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LPS doctoral researchers discuss professional development

Twenty five PhD students took part in the sixth School of Law, Politics and Sociology (LPS) annual away day for postgraduate doctoral researchers, held this year at the Brighthelm Centre in Brighton on Monday 25th June. The away day, sponsored by the Sussex Economic and Social Research Council (ESRC) Doctoral Training Centre, focused on three themes selected by the doctoral students themselves: post-doctoral funding opportunities, getting published, and teaching diverse groups of students.

In the first session, Assistant Director of the Sussex Doctoral School Paul Roberts outlined the various funding schemes that are available to post-doctoral researchers, showing that the most generous were also extremely competitive. He stressed the importance of planning well ahead to ensure high quality proposals, especially when they involved designing new projects rather than disseminating existing doctoral research. In the discussion that followed, PhD researchers were reminded of the importance of networking to keep abreast of the fellowship opportunities linked to specific projects in addition to the large competitive post-doctoral fellowships run by the main funding bodies. The discussion also broadened out to consider how doctoral researchers need to be aware of the requirements of the Research Excellence Framework (REF) when building up a publications profile.

Building upon this, the second session was a very dynamic one and involved break-out groups on the perennial topic of ‘Getting published’. Sociology lecturer Dr Kathryn Telling led a session on publishing in academic journals. Professor of media law Chris Marsden, who is also Law postgraduate research convenor, spoke about publishing for non-academic audiences online. LPS Director of Doctoral Studies and Professor of Politics Aleks Szczerbiak hosted a session on how to get a PhD published as a monograph. Each PhD student attended two out of the three groups and the session was rounded off with a plenary discussion in which the three facilitators reported back on key themes as well as dealing with questions specific to publishing in their disciplines.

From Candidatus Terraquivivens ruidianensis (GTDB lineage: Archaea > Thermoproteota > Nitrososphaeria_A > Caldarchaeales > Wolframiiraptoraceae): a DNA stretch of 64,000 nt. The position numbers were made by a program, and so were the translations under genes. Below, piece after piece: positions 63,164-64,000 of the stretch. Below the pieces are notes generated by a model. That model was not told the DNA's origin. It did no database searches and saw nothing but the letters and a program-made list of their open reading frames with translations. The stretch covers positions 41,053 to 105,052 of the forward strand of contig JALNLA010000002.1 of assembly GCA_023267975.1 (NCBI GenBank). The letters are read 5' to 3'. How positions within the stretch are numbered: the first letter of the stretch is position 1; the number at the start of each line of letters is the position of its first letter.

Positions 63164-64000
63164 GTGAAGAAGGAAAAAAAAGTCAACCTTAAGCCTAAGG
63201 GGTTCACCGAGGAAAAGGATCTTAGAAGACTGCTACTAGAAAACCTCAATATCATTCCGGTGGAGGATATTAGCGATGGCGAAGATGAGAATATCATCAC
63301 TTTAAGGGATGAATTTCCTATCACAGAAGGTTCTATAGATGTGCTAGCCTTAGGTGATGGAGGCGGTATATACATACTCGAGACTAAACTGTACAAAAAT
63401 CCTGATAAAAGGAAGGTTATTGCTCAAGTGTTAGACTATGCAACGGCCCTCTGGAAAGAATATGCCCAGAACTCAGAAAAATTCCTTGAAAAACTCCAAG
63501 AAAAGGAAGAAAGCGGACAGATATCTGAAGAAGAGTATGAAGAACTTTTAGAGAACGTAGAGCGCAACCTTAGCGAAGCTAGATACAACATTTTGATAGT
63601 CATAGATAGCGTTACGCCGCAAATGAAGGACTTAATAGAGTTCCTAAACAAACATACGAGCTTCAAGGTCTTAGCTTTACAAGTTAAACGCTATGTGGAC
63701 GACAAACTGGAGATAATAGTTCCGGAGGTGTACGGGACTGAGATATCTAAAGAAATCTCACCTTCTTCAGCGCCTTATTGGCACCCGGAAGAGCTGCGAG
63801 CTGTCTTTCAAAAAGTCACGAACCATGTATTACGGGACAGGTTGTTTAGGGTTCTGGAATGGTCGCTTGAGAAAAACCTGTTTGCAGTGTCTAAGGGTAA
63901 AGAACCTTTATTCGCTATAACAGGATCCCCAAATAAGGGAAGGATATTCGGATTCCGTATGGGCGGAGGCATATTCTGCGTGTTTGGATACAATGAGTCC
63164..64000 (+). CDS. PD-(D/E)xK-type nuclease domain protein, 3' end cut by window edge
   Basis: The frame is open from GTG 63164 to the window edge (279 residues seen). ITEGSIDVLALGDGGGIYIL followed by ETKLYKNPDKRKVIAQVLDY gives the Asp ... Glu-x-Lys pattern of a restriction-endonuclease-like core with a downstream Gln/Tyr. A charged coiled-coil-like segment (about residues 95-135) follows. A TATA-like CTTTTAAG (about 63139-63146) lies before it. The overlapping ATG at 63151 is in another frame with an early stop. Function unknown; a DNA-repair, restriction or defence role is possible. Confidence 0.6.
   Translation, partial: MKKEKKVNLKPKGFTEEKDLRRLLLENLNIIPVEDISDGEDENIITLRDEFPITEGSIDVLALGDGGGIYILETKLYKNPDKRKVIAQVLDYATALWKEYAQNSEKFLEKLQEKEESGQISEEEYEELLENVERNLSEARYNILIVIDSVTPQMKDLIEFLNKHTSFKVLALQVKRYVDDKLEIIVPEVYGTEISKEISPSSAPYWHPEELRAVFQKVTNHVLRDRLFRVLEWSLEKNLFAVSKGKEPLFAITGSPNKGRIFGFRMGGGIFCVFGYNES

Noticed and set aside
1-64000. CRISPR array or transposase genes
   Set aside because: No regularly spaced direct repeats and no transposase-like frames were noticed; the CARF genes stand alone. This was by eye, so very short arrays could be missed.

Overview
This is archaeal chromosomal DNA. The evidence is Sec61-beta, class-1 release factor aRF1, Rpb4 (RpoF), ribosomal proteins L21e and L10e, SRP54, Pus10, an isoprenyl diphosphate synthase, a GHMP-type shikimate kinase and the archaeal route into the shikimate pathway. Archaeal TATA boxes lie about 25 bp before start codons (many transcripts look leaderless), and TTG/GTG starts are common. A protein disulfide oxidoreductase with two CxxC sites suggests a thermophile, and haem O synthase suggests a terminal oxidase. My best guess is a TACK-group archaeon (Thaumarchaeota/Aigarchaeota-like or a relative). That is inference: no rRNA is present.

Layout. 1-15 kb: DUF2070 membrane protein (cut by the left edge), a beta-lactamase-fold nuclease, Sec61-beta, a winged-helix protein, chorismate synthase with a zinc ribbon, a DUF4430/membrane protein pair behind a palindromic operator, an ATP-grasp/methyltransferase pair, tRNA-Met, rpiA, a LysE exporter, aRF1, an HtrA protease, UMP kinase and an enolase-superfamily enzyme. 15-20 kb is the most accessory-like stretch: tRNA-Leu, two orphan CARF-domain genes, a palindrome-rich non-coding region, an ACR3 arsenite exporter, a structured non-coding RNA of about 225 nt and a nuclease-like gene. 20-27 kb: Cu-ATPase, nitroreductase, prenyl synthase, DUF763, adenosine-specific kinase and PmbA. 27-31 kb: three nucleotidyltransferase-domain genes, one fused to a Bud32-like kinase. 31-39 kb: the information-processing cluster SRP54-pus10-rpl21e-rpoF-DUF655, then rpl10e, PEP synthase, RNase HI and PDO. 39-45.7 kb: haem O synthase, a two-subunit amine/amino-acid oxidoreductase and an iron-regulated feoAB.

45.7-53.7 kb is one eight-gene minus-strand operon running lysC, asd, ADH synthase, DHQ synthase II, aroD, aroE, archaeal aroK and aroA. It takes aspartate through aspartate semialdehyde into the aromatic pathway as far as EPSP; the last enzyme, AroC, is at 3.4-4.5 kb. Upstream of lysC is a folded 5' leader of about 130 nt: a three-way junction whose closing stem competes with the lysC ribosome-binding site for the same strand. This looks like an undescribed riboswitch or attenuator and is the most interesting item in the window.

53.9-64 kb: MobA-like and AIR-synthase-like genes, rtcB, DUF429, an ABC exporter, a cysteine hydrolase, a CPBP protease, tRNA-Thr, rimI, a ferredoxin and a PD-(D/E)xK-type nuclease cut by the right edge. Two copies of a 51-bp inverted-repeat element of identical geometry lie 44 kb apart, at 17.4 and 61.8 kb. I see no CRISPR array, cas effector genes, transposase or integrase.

The final session was an interactive one on teaching diverse groups of students led by Deputy Pro-Vice Chancellor (Equalities and Diversity) Prof Claire Annesley, who is also Head of the Politics Department and a recent winner of one of the University’s Student-led Teaching Awards. Prof Annesley examined the diverse needs of students that doctoral researchers were likely to encounter in their capacity as module tutor. She also outlined the legal framework in relation to certain groups within which Universities have to operate arising from the 2010 Equalities Act. The session rounded off with a lively discussion on how to deal with various problematic scenarios that she and other doctoral researchers had encountered in the course of their teaching, particularly relating to students who held minority or controversial opinions.’

Summing up the day, Prof Szczerbiak commented:

‘The two main themes that emerged from the day were: ‘start early’ and ‘get help’. It is important to start all of these professional development tasks - applying for post-doctoral funding, getting published, gaining teaching experience - as soon as possible in order for doctoral researchers to build up a good CV and make themselves employable on the academic jobs market when they finishing off their thesis.’

‘Here at Sussex we put a lot of effort into helping our PhDs prepare to meet these challenges and there are plenty of resources to help in all of these areas, both in terms of faculty and fellow PhD students, both current and former. An invaluable source of advice and support are supervisors, and not just on strictly academic matters but on professional development more generally. A specific recommendation to emerge from the day was for PhD researchers to hold a supervision meeting devoted mainly or solely to professional development as they enter their final year.’

By: Laura Arnold
Last updated: Friday, 6 July 2018